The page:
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By Louis M. Solomon
that Cultural Exchange Property Is Not Subject to Seizure under FSIA; and
Denies Sanctions without Prejudice
Agudas Chasidei Chabad of United
States v. Russian Federation, et al., 05-cv-1548 (RCL) (D.D.C. July 2011) [enhanced version available to lexis.com subscribers], is a decision by Chief Judge Lambert addressing several
noteworthy issues of international practice that we have posted on previously.
The decision also shows a U.S. federal court going to extraordinary lengths to
show deference and comity to a non-U.S. sovereign - who walked away from U.S.
litigation after being actively involved for four years - without abrogating
the rights of U.S. litigants protected under international and U.S. law.
The case involves Chabad's efforts
to recover from Russia a collection of religious books and artifacts concerning
the cultural heritage of Chasidism. The objects include a library and archives
of tens of thousands of pages. The objects came into Russia's hands
through the violation of international law, the Court had earlier ruled. The
former Soviet Union had officially determined that it had no right to the
property, but its orders requiring the return of the property to Chabad were
nullified by the new Russian Federation.
Defendants in the suit are the
Russian Federation, a "foreign state" under the FSIA, along with three Russian
instrumentalities. Defendants had withdrew from the case after "nearly four
years of active litigation" on the statement that, "The Russian Federation
views any continued defense before this Court and, indeed, any participation in
this litigation as fundamentally incompatible with its rights as a sovereign
Earlier in the litigation the Court
a motion for entry of a default judgment, having earlier made the laborious
and specific findings required by the FSIA in order to do so. See 441 F. Supp.
2d 6 (D.D.C. 2006) [enhanced
version ]. The current decision rules:
First, that Chabad had properly
served defendants with notice of the default, a requirement of the FSIA before
enforcement proceedings can commence and no mean task both given the
intricacies of the statute and the recalcitrance of the defendants.
Second, the Court found that due
notice had been given to defendants of the entry of the default judgment, which
is a separate and specific requirement of FSIA enforcement procedures. See our
posting on Rubin v. Islamic Republic of Iran, 637 F.3d 783, 800 (7th
Cir. 2011) [enhanced version / unenhanced version available from lexisONE Free Case Law] ("[E]ven when the foreign state fails to appear in the
execution proceeding, the court must determine that the property sought to be
attached is excepted from immunity under § 1610(a) or (b) before it can order
attachment or execution.").
Third, the Court addresses the
position taken the U.S., who expressed concern that Chabad would try to attach
Russian property in the U.S. as a result of cultural exchange. Such
seizures are is specifically exempt from attachment under 22 U.S.C. §
2459, which provides:
Whenever any work of art or other
object of cultural significance is imported into the United States from any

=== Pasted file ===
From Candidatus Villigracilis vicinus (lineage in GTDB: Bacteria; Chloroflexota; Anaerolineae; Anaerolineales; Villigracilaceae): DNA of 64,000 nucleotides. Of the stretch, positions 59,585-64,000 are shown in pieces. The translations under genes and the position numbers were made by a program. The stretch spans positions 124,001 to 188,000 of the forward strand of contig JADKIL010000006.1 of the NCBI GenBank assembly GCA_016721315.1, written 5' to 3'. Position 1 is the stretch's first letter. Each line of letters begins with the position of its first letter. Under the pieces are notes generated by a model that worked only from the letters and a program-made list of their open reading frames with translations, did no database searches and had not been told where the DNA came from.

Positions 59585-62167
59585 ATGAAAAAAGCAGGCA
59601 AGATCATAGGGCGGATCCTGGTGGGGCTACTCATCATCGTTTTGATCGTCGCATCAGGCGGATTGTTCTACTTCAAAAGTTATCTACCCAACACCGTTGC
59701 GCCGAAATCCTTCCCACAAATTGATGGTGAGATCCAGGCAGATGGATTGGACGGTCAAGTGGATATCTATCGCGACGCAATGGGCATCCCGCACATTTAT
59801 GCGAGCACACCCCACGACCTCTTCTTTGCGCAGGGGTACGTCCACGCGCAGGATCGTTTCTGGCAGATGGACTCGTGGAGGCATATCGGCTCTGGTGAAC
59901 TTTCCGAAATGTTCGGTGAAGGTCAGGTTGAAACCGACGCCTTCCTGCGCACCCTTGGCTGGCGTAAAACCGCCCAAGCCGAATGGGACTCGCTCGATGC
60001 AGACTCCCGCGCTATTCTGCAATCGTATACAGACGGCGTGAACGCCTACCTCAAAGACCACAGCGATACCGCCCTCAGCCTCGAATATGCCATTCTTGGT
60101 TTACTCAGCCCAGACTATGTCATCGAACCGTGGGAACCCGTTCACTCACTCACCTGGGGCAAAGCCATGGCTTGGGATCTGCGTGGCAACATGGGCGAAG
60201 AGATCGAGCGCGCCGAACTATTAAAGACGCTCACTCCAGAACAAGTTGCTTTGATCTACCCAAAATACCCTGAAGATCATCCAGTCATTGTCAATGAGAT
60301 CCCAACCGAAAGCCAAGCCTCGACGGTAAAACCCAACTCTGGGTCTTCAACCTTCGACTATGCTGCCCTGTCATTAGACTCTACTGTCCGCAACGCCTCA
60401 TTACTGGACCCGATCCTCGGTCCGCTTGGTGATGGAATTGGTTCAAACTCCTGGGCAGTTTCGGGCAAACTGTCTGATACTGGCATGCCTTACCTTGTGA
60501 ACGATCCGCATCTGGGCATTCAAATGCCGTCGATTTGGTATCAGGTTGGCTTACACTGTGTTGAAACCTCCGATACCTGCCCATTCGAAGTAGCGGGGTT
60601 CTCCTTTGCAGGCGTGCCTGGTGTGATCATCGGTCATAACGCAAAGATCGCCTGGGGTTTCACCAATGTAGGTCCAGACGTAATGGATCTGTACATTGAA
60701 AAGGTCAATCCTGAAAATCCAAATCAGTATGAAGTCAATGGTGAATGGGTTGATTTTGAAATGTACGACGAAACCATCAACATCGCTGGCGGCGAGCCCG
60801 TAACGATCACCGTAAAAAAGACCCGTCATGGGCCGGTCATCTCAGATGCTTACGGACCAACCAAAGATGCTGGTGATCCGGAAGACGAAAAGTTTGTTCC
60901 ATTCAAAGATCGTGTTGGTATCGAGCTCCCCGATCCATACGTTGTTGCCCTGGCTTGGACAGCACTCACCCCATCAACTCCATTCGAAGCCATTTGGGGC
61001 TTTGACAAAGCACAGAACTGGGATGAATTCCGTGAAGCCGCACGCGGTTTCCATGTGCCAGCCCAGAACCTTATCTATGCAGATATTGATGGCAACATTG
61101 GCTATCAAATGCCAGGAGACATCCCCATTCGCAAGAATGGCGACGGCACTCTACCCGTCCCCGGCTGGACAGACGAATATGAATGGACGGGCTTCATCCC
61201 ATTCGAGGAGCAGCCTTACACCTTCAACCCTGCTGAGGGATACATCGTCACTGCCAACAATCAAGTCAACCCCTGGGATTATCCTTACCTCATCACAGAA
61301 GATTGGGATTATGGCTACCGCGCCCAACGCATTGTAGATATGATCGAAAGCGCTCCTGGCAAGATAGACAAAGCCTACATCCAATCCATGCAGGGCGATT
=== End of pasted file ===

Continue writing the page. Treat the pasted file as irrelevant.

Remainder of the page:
foreign country, pursuant to an agreement entered into between the foreign
owner or custodian thereof and the United States or one or more cultural or
educational institutions within the United States providing for the temporary
exhibition or display thereof within the United States at any cultural
exhibition, assembly, activity or festival . . . no court of the United States,
any State, the District of Columbia, or any territory or possession of the
United States may issue or enforce any judicial process . . . for the purpose
or having the effect of depriving such institution . . . of custody or control
of such object.
The Court determined that Chabad was
not seeking to attach any impermissible property but included in its order a
statement to that effect, without objection from Chabad. At the same time, the
Court did not address the question whether Chabad had any right to seize
specific property other than the property that is the subject of its judgment.
This is not a case where a money judgment was entered (as is the case, for example,
in the enforcement proceedings relating to Argentina, about which
we have posted previously). Rather, according to the Court itself, this was a
specific judgment for specific items of personalty (see the order granting the
default, referring to Chabad's claims as one seeking the return of property,
finding a property interest, and describing the relief sought in the case as
seeking only declaratory and injunctive relief. See also, for example,
New York's attachment statute, which requires that attachment be in aid of a
suit seeking money damages. CPLR 6201). Without a right to seize
substituted property, the entire issue of what Chabad could or couldn't seize
does not even seem to arise.
Finally, the Court determined that
sanctions were available in principle (consistent with the D.C. Circuit's treatment earlier this year) but were
not appropriate at this juncture in the case since defendants had not had
specific notice that sanctions would be imposed. The Court denied that part of
the motion without prejudice.
International Practice Law Blog for more analysis of international
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